Lucas Puente

On the perils of extrapolationlocal regression

07 Dec 2013

The Bureau of Labor Statistics released the jobs’ numbers for the month of November and many were pleased to see the unemployment rate fall from 7.3% to 7.0%. This was seen by many as positive news and the stock market jumped as a result. 

However, not everyone viewed the news through rose colored glasses.

He makes an important point: we shouldn’t consider the jump from October to November that meaningful given that the labor market was highly distorted by the government shutdown that lasted the first two weeks of that month. By showing that employment actually dipped from September to November (according to “the household adjustment survey data adjusted to a payroll concept”), he implies that we should be actually quite worried about the labor market. 

After seeing this tweet, I set out to see if a longer pattern in the data match corroborate his conclusion. To do this, I downloaded the past 5 years of civilian employment data* from the FRED database and fit two loess (aka local regression) curves. The first (in blue) has a span*  of 1/5, while the second (in dark green) had a span of 2/5. Otherwise, the two are identical.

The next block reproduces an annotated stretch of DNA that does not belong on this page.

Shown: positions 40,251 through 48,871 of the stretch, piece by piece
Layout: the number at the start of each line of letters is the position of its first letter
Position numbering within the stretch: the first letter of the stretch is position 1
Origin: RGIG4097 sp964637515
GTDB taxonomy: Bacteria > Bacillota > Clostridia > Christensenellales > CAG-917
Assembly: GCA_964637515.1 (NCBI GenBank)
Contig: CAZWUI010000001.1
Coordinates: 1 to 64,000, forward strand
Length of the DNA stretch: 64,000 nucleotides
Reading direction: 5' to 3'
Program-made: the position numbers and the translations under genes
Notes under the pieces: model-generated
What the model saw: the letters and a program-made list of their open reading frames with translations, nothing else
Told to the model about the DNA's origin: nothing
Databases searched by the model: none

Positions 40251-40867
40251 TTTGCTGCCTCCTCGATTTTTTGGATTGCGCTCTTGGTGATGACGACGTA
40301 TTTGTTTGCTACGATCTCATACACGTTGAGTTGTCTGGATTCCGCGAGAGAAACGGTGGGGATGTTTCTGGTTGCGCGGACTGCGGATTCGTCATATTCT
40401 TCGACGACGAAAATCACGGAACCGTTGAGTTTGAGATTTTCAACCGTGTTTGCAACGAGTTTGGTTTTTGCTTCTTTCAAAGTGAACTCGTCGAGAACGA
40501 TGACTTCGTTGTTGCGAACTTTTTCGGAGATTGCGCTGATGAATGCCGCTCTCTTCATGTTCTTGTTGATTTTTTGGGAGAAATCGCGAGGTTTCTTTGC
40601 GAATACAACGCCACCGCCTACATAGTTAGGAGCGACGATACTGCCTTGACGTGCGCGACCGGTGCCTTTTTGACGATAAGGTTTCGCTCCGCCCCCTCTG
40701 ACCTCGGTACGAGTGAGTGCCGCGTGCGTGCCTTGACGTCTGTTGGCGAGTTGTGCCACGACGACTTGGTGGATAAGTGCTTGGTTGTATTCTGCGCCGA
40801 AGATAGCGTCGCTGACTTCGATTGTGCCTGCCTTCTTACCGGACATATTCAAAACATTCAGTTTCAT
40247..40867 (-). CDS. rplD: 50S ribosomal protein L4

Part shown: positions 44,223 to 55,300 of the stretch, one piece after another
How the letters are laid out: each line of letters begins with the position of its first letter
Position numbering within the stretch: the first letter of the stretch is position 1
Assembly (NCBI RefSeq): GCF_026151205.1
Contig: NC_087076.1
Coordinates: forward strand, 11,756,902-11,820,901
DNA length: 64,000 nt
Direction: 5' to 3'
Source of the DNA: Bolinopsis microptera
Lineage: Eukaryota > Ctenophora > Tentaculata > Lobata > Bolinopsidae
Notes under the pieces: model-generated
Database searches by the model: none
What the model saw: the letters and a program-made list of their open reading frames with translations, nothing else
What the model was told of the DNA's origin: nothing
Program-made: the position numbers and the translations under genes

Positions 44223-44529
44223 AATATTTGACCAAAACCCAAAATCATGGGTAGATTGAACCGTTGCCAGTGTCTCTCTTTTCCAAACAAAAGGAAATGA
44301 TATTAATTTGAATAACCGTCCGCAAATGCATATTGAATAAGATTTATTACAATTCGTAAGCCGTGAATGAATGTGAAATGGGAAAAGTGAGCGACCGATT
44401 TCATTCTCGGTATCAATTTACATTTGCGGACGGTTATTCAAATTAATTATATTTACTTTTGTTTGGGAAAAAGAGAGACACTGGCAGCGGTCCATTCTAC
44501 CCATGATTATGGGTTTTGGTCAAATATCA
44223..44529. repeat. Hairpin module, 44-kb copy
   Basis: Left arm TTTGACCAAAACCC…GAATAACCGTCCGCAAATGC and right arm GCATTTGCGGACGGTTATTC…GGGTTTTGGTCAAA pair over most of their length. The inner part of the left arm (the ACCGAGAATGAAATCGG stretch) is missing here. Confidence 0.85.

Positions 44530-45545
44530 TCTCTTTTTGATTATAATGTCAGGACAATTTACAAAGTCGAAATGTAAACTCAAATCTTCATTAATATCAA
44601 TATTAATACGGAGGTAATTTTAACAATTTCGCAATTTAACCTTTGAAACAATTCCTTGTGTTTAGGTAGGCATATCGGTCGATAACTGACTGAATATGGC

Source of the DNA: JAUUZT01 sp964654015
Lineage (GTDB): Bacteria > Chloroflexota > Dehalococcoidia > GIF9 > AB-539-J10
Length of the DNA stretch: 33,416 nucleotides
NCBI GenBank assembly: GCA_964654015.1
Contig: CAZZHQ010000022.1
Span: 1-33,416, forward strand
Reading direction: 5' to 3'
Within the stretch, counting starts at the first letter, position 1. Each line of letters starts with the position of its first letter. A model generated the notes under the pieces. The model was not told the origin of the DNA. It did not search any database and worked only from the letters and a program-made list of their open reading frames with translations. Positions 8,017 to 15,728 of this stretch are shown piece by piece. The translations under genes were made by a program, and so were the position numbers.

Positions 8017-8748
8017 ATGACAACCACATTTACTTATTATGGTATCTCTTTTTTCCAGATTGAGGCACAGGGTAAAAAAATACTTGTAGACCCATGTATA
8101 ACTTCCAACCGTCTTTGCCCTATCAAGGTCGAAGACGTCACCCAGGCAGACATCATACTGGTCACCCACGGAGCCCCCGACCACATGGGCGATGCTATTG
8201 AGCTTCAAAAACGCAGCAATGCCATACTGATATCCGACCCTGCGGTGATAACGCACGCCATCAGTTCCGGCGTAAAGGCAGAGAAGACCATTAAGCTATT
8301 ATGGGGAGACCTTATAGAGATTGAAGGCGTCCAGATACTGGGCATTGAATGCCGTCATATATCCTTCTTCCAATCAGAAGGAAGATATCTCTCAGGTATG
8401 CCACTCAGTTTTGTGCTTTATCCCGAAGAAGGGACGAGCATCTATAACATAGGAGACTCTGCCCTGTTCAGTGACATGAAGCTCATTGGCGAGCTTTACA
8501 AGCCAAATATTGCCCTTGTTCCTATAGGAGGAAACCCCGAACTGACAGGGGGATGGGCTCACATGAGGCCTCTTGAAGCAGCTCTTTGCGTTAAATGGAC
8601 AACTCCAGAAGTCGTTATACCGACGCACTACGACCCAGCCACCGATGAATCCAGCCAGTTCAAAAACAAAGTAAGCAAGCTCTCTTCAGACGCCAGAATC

This subtle difference turns out to be pretty important in evaluating the November jobs report. By fitting the blue loess curve to the previous 60 months of data (September 2009 - September 2013), we predict employment of 144,127,300. Our predict using the red loess curve is 144,592,200, a difference of 464,900 jobs. Perhaps more importantly, the blue curve says the labor market is out performing our expectations, while the red curve says the opposite. This important difference can be solely attributed to seems like an unimportant or minor modeling choice. This is an lesson for all of us working in data science to remember when interpreting data.

*This data set is close but not identical to the one Wolfers uses. I was unable to find the exact data set that he did.

**The span is also known as the smoothing parameter and is represented by alpha in regression equations. A larger alpha corresponds to fewer local regressions being run, while a smaller alpha uses fewer data points to construct the smoothing curve. When alpha is equal to one (the upper bound) the loess is identical to a standard linear regression.